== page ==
Even when teens recognize that they are being abused, they may hesitate to turn to adults for support, understanding, and protection.
In a 2014 survey, 20% of teens report they've been the victim or perpetrator of physical or sexual abuse.
Questions to ask in identifying abusive behavior: Are you unable to disagree with him/her?
Does your partner put you down, but then tell you he/she loves you?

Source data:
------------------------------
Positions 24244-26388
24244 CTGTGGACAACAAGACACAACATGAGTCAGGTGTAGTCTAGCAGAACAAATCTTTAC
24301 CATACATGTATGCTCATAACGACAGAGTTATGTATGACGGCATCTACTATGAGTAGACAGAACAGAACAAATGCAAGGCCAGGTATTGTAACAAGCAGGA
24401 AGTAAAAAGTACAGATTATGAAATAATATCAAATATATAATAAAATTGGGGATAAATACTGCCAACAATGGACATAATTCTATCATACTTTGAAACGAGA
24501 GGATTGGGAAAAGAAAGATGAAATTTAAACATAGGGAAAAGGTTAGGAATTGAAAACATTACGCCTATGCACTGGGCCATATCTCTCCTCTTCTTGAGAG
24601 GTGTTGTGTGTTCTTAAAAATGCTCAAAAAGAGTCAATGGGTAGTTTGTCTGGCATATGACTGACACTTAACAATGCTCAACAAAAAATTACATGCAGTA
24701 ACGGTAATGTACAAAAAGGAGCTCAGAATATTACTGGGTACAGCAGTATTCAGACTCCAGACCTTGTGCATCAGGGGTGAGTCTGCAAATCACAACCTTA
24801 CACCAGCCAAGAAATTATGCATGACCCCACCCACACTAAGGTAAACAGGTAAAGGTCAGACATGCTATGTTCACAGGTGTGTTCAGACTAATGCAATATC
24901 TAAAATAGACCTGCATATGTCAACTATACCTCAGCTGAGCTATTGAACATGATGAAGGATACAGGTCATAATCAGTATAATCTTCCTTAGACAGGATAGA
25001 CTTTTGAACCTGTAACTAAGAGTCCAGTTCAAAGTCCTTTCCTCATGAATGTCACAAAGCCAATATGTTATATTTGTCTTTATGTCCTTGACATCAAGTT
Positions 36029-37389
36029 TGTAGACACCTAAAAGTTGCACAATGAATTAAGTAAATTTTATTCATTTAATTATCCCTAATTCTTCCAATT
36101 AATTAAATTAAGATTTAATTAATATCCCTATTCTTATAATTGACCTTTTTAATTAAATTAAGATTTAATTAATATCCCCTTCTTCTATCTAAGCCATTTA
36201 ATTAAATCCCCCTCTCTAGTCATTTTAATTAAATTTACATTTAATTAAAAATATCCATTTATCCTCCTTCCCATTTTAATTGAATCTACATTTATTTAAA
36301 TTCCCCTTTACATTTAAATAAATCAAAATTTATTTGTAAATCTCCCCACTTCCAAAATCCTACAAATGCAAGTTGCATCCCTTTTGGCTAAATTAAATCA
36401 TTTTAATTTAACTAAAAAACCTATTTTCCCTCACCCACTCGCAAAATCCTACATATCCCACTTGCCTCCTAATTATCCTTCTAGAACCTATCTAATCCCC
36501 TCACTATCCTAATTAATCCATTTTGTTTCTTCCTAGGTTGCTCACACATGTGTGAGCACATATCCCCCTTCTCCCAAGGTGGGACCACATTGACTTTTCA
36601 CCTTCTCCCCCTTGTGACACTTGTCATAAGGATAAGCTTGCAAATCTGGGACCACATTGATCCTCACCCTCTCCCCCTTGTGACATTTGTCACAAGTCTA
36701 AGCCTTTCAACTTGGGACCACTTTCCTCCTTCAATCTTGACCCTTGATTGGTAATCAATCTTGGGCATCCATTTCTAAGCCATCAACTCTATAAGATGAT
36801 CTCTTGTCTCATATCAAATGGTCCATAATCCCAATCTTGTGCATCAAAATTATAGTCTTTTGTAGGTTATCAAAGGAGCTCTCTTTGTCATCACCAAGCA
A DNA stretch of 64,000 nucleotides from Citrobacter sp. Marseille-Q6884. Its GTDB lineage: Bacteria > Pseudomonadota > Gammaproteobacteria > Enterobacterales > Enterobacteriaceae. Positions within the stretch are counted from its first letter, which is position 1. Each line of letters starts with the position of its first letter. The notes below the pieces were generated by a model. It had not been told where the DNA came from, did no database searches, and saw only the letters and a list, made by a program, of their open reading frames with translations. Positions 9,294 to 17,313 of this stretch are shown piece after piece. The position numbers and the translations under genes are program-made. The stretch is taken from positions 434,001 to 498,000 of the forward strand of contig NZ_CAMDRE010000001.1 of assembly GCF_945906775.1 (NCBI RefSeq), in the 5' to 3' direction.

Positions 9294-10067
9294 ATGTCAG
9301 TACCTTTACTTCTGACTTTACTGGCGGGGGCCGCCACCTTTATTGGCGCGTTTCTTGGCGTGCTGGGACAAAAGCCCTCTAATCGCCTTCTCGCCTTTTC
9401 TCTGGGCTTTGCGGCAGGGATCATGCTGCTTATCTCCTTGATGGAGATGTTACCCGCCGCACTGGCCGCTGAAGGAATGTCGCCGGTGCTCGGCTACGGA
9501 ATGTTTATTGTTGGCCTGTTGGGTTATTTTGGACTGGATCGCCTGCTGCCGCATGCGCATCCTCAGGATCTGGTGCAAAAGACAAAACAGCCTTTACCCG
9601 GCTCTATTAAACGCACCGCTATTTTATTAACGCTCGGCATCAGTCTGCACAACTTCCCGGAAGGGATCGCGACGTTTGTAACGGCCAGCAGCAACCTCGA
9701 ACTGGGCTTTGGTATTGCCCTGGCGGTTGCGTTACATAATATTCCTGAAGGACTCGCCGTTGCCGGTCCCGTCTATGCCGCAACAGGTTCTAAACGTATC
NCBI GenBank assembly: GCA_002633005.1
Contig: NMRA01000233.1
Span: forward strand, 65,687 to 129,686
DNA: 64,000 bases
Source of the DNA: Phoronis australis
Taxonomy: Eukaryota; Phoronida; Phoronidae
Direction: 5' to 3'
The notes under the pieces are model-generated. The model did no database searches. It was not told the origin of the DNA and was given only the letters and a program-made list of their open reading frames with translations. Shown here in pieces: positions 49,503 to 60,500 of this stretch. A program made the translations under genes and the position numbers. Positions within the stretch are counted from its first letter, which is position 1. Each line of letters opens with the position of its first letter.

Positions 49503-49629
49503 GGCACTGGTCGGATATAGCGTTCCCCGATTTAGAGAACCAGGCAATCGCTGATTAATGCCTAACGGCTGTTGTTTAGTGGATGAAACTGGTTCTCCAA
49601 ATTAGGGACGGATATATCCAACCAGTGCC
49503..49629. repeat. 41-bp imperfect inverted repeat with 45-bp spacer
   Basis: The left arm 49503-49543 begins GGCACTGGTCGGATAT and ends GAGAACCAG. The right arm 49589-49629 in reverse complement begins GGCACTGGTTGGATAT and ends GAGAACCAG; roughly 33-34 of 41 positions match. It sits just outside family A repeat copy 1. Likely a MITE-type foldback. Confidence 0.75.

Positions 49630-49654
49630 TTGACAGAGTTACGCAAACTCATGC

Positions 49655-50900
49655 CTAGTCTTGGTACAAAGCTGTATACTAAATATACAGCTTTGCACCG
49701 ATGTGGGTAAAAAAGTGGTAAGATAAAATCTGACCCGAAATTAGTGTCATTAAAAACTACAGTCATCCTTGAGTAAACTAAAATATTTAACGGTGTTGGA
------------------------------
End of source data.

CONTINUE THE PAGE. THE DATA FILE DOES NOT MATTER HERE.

Perhaps you’re not quite sure what to say, or maybe your teen doesn’t seem to want to talk.Whatever stage you and your teen are going through in discussing and learning about dating violence — whether you want to teach them about healthy relationships for the future, or you’re concerned with a relationship they are currently in and want to give them advice — there are plenty of resources that can be really helpful.From phone numbers and victim services centers, to online pamphlets and sites, we’ve put together a list of some of the best resources for teens.Have you been held down, shoved, pushed, hit, kicked, or had things thrown at you by your partner?’ Does your partner make your choose between him/her or family and friends?Teen dating violence is a pattern of actions or threats of physical, sexual, and/or emotional abuse by a teen (between the ages of 13 and 18) against a current or former dating partner.